My biggest concerns came when I began releasing other bands albums. Now my decisions didn’t just impact me they were impacting these other bands that I loved and I was worried if a release just kind of flopped that I would be responsible for these bands fighting and maybe breaking up. I had to be willing once I started a label to fight as hard for other bands to get press and different things as hard as I would fight for my own band. I had been part of the indie world for a long time and had witnessed companies that had lost over a hundred thousand on a band and not broke a sweat and I saw that because I had released so many records I knew better then them what sold records. I had seen that bands with $40,000 videos sold only 100 records and knew that I had to avoid wasting money at all costs. One of these ways was that basically I could offer them the whole package from beginning to end without the bands or myself spending almost any money, from album production to cover & web design. Luckily I started the label with the idea of being a digital label between 2007 and 2009 right when compact discs were majorly declining and becoming a thing of the past. I was concerned that I did not really offer a physical product and that remains a worry but through other sources such as licensing is where our artists could see money instead of back in the day where traditionally they would make money from album sales.

Q: Did you have a formal label plan?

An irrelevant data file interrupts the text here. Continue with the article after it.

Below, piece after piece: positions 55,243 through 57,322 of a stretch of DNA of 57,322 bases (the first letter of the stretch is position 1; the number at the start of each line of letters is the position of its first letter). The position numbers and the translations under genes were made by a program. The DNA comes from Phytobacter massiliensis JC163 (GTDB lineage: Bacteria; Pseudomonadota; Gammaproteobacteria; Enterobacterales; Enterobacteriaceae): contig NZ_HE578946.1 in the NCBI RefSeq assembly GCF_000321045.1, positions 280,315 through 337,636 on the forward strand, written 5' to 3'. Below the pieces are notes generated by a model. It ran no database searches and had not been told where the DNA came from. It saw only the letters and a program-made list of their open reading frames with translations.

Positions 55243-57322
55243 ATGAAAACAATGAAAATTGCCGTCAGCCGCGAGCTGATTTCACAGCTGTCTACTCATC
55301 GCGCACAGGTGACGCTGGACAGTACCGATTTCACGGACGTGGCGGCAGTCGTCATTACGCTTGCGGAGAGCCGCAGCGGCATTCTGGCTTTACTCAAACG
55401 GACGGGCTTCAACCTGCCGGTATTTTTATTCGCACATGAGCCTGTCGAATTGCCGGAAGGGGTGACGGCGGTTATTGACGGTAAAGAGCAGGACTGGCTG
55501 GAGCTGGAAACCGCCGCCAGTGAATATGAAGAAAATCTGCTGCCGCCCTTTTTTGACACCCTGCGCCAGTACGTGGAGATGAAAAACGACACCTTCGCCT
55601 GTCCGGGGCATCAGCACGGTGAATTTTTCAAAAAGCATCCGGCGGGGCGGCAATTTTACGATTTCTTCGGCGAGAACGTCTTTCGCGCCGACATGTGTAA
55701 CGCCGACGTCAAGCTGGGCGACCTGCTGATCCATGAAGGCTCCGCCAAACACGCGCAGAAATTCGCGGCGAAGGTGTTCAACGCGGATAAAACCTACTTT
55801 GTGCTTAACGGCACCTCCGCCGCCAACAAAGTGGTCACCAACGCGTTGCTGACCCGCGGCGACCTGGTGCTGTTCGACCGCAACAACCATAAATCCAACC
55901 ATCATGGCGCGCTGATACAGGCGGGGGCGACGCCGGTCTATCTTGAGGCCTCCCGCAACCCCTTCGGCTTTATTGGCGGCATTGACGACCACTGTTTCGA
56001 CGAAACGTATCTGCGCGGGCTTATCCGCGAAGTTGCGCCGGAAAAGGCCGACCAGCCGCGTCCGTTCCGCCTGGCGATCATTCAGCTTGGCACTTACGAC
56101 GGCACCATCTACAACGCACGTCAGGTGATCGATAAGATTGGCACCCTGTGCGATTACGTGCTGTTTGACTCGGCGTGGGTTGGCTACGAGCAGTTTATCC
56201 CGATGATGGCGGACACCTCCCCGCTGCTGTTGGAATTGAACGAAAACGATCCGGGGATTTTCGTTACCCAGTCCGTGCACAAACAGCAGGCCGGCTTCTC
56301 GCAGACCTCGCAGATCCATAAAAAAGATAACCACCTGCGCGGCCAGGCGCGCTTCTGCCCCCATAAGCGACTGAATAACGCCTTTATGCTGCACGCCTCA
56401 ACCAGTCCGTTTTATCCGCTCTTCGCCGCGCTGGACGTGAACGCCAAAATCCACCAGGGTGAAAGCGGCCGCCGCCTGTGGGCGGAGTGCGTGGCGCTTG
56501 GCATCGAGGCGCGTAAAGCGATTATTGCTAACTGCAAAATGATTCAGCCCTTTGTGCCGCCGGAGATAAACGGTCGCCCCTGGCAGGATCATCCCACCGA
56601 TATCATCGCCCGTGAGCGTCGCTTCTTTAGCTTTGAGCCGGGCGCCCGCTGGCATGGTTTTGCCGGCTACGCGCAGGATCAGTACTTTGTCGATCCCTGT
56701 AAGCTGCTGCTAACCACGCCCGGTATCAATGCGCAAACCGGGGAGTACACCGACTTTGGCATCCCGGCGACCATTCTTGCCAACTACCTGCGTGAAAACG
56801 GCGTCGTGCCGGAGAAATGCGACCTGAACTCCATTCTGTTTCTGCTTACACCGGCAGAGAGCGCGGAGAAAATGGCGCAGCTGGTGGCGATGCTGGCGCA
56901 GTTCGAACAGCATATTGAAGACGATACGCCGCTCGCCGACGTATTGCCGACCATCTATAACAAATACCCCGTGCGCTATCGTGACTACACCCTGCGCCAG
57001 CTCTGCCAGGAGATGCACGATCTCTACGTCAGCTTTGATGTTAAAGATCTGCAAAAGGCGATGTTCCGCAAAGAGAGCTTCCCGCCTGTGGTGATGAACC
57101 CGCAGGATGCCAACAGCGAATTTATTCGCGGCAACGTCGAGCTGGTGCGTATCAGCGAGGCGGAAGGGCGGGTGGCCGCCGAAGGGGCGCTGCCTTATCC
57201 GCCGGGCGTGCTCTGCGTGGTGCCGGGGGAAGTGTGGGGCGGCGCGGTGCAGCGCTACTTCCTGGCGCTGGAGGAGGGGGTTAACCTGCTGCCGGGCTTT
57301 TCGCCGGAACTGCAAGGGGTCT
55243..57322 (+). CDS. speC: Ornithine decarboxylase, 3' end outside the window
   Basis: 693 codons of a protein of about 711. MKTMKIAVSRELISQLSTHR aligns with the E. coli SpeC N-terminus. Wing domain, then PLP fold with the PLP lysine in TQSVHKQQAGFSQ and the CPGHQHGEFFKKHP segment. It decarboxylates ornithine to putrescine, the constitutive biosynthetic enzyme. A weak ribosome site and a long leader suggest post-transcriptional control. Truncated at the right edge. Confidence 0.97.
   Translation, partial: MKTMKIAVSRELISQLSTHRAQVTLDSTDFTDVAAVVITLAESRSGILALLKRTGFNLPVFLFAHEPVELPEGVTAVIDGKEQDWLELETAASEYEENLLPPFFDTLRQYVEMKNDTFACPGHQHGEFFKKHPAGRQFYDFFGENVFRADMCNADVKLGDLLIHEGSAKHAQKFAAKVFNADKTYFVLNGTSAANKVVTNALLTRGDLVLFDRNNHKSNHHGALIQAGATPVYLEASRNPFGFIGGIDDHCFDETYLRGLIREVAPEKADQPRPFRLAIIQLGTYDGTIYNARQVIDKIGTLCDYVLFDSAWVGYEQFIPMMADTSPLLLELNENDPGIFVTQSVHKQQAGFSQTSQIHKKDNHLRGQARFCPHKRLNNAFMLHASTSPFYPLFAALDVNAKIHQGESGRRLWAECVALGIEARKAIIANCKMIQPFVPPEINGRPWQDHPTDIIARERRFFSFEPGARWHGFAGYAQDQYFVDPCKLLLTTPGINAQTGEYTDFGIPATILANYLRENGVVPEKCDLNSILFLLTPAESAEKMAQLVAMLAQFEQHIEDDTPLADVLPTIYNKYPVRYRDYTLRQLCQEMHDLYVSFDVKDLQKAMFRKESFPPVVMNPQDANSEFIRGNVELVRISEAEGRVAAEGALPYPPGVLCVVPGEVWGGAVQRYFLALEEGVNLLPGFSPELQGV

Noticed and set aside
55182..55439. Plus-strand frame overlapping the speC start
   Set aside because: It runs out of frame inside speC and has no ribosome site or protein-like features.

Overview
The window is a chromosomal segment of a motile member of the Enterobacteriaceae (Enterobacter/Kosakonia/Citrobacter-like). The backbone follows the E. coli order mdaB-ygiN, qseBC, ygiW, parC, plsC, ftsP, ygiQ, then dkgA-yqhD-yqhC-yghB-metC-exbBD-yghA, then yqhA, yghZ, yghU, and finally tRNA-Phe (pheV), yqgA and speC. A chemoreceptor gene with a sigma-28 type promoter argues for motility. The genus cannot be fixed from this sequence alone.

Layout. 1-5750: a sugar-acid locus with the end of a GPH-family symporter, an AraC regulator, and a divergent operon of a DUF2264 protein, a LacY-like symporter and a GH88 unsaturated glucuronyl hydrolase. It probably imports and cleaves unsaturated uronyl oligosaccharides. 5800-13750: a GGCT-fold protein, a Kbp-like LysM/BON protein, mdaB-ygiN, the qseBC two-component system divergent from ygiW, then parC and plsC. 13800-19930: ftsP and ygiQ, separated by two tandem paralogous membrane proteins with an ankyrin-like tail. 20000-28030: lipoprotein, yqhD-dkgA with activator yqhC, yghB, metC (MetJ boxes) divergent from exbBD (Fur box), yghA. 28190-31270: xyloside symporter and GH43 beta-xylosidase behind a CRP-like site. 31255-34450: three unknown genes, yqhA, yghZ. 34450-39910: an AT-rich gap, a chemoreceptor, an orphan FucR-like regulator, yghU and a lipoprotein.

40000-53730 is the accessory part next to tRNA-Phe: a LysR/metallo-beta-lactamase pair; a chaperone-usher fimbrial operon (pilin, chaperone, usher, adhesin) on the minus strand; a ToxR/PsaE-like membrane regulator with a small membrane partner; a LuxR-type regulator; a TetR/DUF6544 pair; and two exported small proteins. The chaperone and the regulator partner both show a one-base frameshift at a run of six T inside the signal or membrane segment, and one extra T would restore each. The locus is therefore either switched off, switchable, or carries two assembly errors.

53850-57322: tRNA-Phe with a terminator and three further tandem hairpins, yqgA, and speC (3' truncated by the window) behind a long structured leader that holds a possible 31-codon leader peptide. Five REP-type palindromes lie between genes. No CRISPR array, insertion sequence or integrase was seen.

The record label’s label plan started out simple, don’t lose money and don’t make the band lose money. In the world of indie records I had been part of projects that went on to make over $500,000 and the bands initial budget was $1500. That was a fluke and it usually doesn’t work that way, but we got lucky. As I got rolling with my band Fairmont we had over the course of seven years increased our annual album budget from $1200 a record to $12,000. For struggling bands that plan on making the same mistakes I did, I suggest getting a credit card with a good APR. The funny thing is that as the decade progressed we saw less physical sales and almost made more money at the very beginning. A typical record consists of hiring a publicist, running an ad campaign, radio campaign, making a video, producing/mixing/mastering your record and then making a physical product and getting it distributed. With every release we hired a bigger better publicist and tried to buy more ads and do a higher quality video. In the end we ended up mostly breaking even, we got bigger as a band but spent so much money getting there that there was no monetary reward. It wasn’t until we researched dates of sales spikes and correlated it with what services were in place during those times. For us the ads were getting us nowhere, the publicity was ok but basically if you got five good quotes from notable publications you didn’t need to hire an expensive publicist. Videos could be clever and do their job without costing a mint. We found with the label that radio was one key for sales spikes and so was album quality. That was where our focus needed to lie, we wanted quality records and we got them out to radio. We also shopped around forever before finding the best deals on all of the other necessary expenses. By reducing fees such as mastering from $800-$1200 down to $200 or less through an experienced local studio we were able to save significantly. We also were able to work out retainer deals with certain companies like our radio promotion company and in the long run it ended up costing us significantly less for one of the most important aspects of releasing our records. After our peak spending in 2005 when we spent $12,000 on one record we were able over the years to reduce that to under $500 with better results. This is something that however took time because in 2007 when I started the label I was not able to produce and engineer a record fully, it took years of sitting with other producers and learning. However everyday we are learning where our money gets the most bang for the buck. Hence, not losing money and not making the band lose money has always been the label plan.